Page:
How Girlschool Is Building a Community of Badass Women in the L.A. Music Scene
Artists performing at Girlschool include Kona, left, Madame Gandhi, Francisca Valenzuela and Mackenzie Howe of The Wild Reeds.
“It’s like sitting down to eat dinner, and you don’t realize that you haven't eaten all day, but you’re starving. And you don’t even know until you sit down and the food’s about to come and all of a sudden you’re famished and you cannot wait for dinner to get there fast enough,” says Anna Bulbrook, founder of Los Angeles–based female-focused collective Girlschool and self-proclaimed queen of analogies. “I feel like that has been my experience of having a community of women, and once we” — she nods at co-organizer Jasmine Lywen-Dill — “started working on it and started tending to this little community and inviting people to join, it’s been incredible. I think this past year has simultaneously been the hardest and best year of my life.”
It’s a cold and gloomy December day, and also Bulbrook’s birthday. She starts to tell me about how this time of year is always very reflective for her, then quickly jumps into describing several exciting semi-obligations she has for the evening.
Bulbrook is the kind of person who would be incredibly intimidating to anyone who didn’t know better. Her list of accolades is impressive: a classically trained violinist from the time she was 4 years old until she graduated from Columbia University at 21, at which point she moved to Los Angeles, joined The Airborne Toxic Event and toured with them around the world for 10 years. Throughout her time in TATE, she felt the absence of other women on the alternative-rock circuit. (At a few stops along the way, she also performed with Edward Sharpe and the Magnetic Zeros. “Last time we played together at the Hollywood Bowl,” she says. “That’s bucket-list stuff.”)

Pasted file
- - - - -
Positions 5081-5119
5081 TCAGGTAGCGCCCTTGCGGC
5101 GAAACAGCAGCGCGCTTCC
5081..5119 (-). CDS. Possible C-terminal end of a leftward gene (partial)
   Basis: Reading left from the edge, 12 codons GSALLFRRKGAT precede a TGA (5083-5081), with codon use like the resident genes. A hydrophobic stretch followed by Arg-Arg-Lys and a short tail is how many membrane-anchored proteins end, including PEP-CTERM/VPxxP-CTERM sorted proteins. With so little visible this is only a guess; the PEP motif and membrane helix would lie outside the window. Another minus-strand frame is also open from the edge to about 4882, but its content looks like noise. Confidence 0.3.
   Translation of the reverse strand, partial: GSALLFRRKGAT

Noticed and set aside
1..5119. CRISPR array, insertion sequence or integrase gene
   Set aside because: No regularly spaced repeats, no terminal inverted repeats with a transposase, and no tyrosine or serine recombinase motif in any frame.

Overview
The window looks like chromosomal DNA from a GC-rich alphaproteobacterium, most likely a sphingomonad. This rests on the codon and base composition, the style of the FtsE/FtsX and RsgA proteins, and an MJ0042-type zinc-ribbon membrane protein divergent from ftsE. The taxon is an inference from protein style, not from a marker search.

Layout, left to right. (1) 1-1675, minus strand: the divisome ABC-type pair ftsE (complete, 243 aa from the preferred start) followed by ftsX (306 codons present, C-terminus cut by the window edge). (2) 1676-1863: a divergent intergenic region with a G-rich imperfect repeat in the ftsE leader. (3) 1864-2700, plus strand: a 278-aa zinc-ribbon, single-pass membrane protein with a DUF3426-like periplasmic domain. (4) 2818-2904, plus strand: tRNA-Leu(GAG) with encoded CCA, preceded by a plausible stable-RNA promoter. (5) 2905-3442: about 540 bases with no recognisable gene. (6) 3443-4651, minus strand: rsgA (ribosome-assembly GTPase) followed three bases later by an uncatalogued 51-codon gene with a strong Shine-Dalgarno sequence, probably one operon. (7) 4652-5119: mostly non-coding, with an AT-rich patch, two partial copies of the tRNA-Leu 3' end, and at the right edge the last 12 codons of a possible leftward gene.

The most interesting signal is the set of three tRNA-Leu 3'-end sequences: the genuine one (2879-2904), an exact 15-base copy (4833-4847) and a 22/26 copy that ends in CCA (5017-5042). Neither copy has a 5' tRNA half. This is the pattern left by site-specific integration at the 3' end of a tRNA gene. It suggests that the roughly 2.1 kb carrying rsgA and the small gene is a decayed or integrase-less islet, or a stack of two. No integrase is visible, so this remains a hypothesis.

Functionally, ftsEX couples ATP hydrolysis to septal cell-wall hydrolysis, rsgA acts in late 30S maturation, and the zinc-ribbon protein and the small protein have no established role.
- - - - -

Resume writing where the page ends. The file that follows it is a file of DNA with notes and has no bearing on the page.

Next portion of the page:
She also fronts a shoegaze outfit, The Bulls, whose residency at the Satellite was ultimately what led her to found Girlschool. Rather than simply throwing a bunch of shoegaze bands together, Bulbrook opted to make The Bulls' residency female-fronted. Now the Girlschool concept has grown into a three-day festival, whose second annual incarnation, Jan. 27-29 at the Bootleg, is stacked with a killer lineup featuring Chelsea Wolfe, Bleached, The Bird and the Bee and Deap Vally, as well as what she lovingly calls “girl by girl-west” programming — panels and discussions led by women who have successfully navigated the music industry. The festival kicks off Friday night with a live onstage interview between the legendary Shirley Manson and journalist (and L.A. Weekly contributor) Eve Barlow.
When asked if she thought as a 4-year-old violinist that one day she’d be throwing art parties at Columbia and touring the world — by 23, no less — Bulbrook laughs. “I would say I had a much less intentional path.” Today, she's a leader in one of Los Angeles’ most inspiring communities. “Now I’m 34 and I’m starting over again,” she says. “I guess reinvention happens every decade or so.”
Anna Bulbrook, left, and Jasmine Lywen-Dill of Girlschool
Bulbrook compares Girlschool to a pirate ship, “the coolest pirate ship that ever happened. A pirate ship with a recording studio inside. … I’m imagining a really cool-looking group of sailor women right now." Also at the helm of the ship is her “first mate,” Jasmine Lywen-Dill.